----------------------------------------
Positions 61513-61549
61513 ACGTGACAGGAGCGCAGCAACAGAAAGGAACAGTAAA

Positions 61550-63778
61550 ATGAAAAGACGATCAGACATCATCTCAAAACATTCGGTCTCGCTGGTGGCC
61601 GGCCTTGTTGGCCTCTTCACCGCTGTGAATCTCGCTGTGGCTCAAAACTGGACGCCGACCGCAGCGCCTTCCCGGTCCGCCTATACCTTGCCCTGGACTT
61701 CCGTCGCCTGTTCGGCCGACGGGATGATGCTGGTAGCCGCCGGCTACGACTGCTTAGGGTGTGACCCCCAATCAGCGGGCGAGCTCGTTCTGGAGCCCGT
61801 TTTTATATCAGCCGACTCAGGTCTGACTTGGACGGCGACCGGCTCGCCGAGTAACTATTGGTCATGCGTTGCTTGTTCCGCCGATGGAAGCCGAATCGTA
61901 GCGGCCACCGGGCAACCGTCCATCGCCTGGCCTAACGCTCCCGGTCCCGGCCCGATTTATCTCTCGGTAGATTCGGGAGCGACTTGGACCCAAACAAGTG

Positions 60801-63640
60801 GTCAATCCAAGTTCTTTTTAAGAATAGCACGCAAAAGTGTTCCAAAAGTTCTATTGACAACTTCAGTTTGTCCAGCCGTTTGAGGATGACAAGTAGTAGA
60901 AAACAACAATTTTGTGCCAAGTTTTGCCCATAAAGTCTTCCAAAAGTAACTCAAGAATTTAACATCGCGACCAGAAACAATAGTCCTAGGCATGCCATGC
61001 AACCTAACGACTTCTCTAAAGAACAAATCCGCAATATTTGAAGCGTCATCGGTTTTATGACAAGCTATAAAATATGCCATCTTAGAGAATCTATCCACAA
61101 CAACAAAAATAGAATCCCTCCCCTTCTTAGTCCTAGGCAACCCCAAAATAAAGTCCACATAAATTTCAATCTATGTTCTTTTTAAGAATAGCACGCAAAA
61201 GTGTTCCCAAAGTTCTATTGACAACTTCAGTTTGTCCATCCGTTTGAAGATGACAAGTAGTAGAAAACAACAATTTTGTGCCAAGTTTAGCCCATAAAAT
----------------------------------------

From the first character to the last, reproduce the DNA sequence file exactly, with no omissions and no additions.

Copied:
Positions 61513-61549
61513 ACGTGACAGGAGCGCAGCAACAGAAAGGAACAGTAAA

Positions 61550-63778
61550 ATGAAAAGACGATCAGACATCATCTCAAAACATTCGGTCTCGCTGGTGGCC
61601 GGCCTTGTTGGCCTCTTCACCGCTGTGAATCTCGCTGTGGCTCAAAACTGGACGCCGACCGCAGCGCCTTCCCGGTCCGCCTATACCTTGCCCTGGACTT
61701 CCGTCGCCTGTTCGGCCGACGGGATGATGCTGGTAGCCGCCGGCTACGACTGCTTAGGGTGTGACCCCCAATCAGCGGGCGAGCTCGTTCTGGAGCCCGT
61801 TTTTATATCAGCCGACTCAGGTCTGACTTGGACGGCGACCGGCTCGCCGAGTAACTATTGGTCATGCGTTGCTTGTTCCGCCGATGGAAGCCGAATCGTA
61901 GCGGCCACCGGGCAACCGTCCATCGCCTGGCCTAACGCTCCCGGTCCCGGCCCGATTTATCTCTCGGTAGATTCGGGAGCGACTTGGACCCAAACAAGTG

Positions 60801-63640
60801 GTCAATCCAAGTTCTTTTTAAGAATAGCACGCAAAAGTGTTCCAAAAGTTCTATTGACAACTTCAGTTTGTCCAGCCGTTTGAGGATGACAAGTAGTAGA
60901 AAACAACAATTTTGTGCCAAGTTTTGCCCATAAAGTCTTCCAAAAGTAACTCAAGAATTTAACATCGCGACCAGAAACAATAGTCCTAGGCATGCCATGC
61001 AACCTAACGACTTCTCTAAAGAACAAATCCGCAATATTTGAAGCGTCATCGGTTTTATGACAAGCTATAAAATATGCCATCTTAGAGAATCTATCCACAA
61101 CAACAAAAATAGAATCCCTCCCCTTCTTAGTCCTAGGCAACCCCAAAATAAAGTCCACATAAATTTCAATCTATGTTCTTTTTAAGAATAGCACGCAAAA
61201 GTGTTCCCAAAGTTCTATTGACAACTTCAGTTTGTCCATCCGTTTGAAGATGACAAGTAGTAGAAAACAACAATTTTGTGCCAAGTTTAGCCCATAAAAT